First annual Mayor's Community Safety Award winners announced|
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Councillor Brad Duguid (Scarborough Centre, Ward 38), Chair of the Community
Services Committee and the Task Force on Community Safety, announced at a
special ceremony today the recipients of the 2002 Mayor's Community Safety
Awards. These awards recognize the contributions of individuals and groups that
have worked to make Toronto's communities safer.
"The response to these awards has been wonderful," said Mayor Mel Lastman.
"There were so many truly outstanding organizations and individuals nominated,
it was difficult to choose just a few to honour. The variety of directions
taken by the award winners are excellent examples of the many ways that
communities across our city are active stakeholders in promoting and enhancing
safety for all of Toronto's residents."
"Council has identified community safety and crime prevention as key priority
areas for our city and its residents," said Councillor Duguid. "The Mayor's
Community Safety Awards recognize that community safety has a direct impact on
the quality of life of our communities and the well-being of all our residents.
The quality of the nominations received has further reinforced that while the
City still has more work ahead of it, many things are already being done well
by communities that share Council's commitment to making our city safe for
Developed by the Task Force on Community Safety, the Mayor's Community Safety
Awards recognize the contributions of people who work to make their communities
safer places to live, work and play. A team of City of Toronto staff and
representatives from the community and business sector reviewed and assessed
the 45 nominations submitted. One individual and four organizations were
recognized for their outstanding achievement, and each award winner received
$500 to be used for violence prevention work, along with a plaque commemorating
Dr. Parvathy Kanthasamy, a leading expert on safety issues and a founding
member of the Vasantham-Tamil Wellness Centre, was recognized for her
Outstanding Commitment to Community Safety. Her contributions include staging
plays and dramatic events in the community and in various schools, writing many
articles and booklets on preventing woman abuse, elder abuse and youth
violence, producing safety videos, and appearing regularly as a safety expert
on television and radio.
The award for Strengthening Neighbourhoods was presented to The Aisling
Discoveries Child and Family Centre, founder of The Caring Community Project.
This innovative, school-based program is helping to reduce aggression,
acting-out violence, and providing school staff and parents with new skills to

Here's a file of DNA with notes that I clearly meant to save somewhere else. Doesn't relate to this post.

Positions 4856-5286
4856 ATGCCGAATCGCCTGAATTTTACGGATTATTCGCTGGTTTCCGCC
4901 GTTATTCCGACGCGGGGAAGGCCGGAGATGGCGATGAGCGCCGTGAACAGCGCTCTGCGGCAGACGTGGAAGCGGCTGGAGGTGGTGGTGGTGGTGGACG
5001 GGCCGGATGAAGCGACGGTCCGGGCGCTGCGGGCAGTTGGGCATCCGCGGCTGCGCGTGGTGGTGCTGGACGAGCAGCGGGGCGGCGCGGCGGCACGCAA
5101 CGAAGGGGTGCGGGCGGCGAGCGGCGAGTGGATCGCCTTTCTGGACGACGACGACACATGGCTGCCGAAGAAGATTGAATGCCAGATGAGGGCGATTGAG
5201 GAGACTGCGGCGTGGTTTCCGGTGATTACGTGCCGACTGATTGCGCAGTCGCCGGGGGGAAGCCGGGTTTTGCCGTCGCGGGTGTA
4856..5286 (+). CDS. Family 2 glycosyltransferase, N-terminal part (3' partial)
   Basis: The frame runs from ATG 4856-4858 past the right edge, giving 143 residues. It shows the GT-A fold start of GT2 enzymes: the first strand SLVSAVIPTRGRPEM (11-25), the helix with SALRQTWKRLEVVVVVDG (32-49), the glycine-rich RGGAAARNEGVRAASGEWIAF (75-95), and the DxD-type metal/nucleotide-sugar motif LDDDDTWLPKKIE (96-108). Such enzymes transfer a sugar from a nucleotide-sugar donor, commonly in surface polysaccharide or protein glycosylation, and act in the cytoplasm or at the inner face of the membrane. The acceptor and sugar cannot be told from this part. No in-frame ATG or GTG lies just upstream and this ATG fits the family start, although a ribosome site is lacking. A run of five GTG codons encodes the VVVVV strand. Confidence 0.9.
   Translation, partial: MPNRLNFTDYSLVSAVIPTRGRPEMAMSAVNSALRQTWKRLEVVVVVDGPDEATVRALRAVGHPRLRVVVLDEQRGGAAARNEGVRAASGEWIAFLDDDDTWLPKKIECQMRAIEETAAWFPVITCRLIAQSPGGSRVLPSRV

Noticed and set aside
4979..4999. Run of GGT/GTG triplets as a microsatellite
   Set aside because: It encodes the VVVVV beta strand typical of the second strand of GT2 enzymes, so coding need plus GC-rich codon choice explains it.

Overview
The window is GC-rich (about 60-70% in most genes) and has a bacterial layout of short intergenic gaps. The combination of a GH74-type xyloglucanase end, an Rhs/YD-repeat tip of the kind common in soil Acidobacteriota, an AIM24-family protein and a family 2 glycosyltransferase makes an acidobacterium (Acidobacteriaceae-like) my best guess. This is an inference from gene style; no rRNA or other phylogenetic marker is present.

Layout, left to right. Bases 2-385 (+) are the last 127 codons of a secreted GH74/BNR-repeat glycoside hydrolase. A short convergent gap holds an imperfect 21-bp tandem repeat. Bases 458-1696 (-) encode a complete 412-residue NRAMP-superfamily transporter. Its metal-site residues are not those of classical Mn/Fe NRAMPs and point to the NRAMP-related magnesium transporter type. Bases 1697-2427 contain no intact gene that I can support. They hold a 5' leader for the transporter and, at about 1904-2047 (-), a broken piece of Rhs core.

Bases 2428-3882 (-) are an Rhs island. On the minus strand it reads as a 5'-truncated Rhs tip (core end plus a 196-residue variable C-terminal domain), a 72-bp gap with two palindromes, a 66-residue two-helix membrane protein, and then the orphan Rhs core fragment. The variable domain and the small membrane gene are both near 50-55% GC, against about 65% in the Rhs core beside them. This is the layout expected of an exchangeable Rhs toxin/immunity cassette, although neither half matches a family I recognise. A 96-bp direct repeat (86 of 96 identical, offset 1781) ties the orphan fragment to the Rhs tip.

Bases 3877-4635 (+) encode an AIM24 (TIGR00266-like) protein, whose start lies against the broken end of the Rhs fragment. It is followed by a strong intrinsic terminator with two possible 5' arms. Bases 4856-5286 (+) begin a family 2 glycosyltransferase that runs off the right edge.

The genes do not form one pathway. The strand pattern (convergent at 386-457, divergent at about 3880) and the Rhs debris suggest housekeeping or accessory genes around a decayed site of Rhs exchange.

deal with these issues. The program, piloted at Willow Park Junior School,
combines the efforts of a children's mental health centre and the school
community to promote violence-free schools.
The Concerned Kids Charity of Toronto received the award for Children, Youth
and their Families. This organization features 15 troupes of volunteer
puppeteers who entertain and educate children, young people and adults with
developmental disabilities, on a variety of different social issues. One show,
being presented in schools across Toronto, features segments on resisting gang
membership, alternatives to violence, racial/ethnic stereotyping and prejudice.
After each show, the puppets lead a discussion with the students.
Leave Out Violence, also known as LOVE, received the Youth Violence Prevention
award for their work to reduce violence in the lives of youth and in
communities by creating a team of youth spokespeople who communicate a message
of non-violence. LOVE offers training and a forum to begin a healing journey
and become part of the solution to eliminating youth violence to victims,
perpetrators and witnesses to violence.
Education Wife Assault's Access and Education Project received the award for
the Abused Women and their Children category. This project features a team of
eight women with disabilities who have been trained to provide violence
prevention workshops to service providers, health professionals and community
members. Personal experience, role-play, focused discussion and a presentation
format are used to educate participants about issues of violence against women
and children with disabilities.
The annual Mayor's Community Safety Awards are open to groups, individuals and
organizations located in the city of Toronto that provide support to Toronto
residents. Initiatives must have taken place within the past three years.
|Media contact: |
|Councillor Brad Duguid |
|416-716-6723 (cell) / 416-392-0204 (office)|